14 February 2015

An Everlasting (tzatziki) Meal

The Everlasting Meal is a cooking philosophy book rather than a cookbook (as in mostly a collection of recipies). It's an amazingly practical book for actual cooking, as it deals with meals not in isolation but as a continuum (hence the title).

Bonus: cute chapter titles like "How to snatch victory from the jaws of defeat".


Tangentially related to the book is 6 tubs of tzatziki sauce that I rescued from UTEK 2 weeks ago. I tried incorporating them into a variety of dishes, some more successful than others.

Pork chops, tzatziki and sweet potato "scallops". 

This is by far the tastiest of all my experiments. Also remarkably fast to cook as long as you roast sweet potatoes beforehand.

Interlude about sweet potatoes: it takes literally 2 minutes to poke holes in the skin, rub with a little bit of oil, wrap in foil and throw into the oven. You don't even need to worry about how long to bake them for. I just kind of forget about them, and by the time I remember that they're still in the oven, they're likely to be done. Then just keep them in the fridge for days when you're too lazy to make rice.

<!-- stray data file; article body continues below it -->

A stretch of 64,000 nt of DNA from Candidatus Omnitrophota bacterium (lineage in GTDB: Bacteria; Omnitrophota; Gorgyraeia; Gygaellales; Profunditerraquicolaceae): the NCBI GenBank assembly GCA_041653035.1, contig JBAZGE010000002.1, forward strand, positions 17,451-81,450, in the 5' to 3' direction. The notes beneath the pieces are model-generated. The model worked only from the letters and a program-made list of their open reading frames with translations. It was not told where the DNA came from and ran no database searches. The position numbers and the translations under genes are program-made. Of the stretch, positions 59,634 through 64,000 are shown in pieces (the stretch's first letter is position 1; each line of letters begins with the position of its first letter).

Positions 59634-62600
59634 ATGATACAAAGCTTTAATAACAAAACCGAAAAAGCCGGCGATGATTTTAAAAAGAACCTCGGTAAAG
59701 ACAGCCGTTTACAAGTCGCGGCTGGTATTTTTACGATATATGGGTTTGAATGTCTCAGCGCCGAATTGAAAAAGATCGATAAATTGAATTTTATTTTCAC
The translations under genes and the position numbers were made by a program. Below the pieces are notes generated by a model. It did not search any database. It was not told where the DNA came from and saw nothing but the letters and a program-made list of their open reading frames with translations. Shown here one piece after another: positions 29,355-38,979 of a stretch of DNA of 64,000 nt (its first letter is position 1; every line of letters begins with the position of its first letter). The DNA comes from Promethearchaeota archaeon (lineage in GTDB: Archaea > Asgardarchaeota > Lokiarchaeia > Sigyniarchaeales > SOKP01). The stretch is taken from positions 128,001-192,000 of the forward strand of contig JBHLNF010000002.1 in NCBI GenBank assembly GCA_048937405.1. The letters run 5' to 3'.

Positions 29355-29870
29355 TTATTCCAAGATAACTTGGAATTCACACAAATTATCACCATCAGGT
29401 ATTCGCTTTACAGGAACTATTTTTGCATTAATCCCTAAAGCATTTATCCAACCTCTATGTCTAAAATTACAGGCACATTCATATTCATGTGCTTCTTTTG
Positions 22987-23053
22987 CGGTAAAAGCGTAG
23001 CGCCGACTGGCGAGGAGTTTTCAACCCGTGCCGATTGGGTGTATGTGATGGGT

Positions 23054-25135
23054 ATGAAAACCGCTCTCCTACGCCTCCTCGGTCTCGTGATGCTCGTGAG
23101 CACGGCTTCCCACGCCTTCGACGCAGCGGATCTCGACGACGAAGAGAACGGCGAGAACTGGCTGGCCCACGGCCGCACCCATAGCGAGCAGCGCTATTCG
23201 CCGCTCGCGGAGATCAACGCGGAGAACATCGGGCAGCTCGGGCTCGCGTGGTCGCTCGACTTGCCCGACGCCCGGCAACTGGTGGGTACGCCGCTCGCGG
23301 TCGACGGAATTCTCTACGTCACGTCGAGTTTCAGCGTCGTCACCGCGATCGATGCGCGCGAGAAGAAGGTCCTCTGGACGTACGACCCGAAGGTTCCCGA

They're only "scallops" in their shape and the fact that it only requires a little searing on both sides to be edible.

Other less tasty experiments included:
  • Marinating chicken in tzatziki, stir frying, and serving with more tzatziki. This tasted alright, but other Chinese methods of chicken cooking is by far better. 
  • Mashing potatoes with tzatziki. Also alright, but I prefer savory mashed potatoes.
  • In tuna salad in place of mayo. I didn't like tuna salad with mayo in the first place, so this wasn't much of an improvement. 
I think the main challenge is that Chinese cuisine doesn't use cream, so consuming tzatziki in large quantities isn't suitable for my palate. Hence why I enjoyed the pork chops with tzatziki as a sauce more so than when it was a dominate ingredient. It was definitely fun trying to incorporate it into different dishes.

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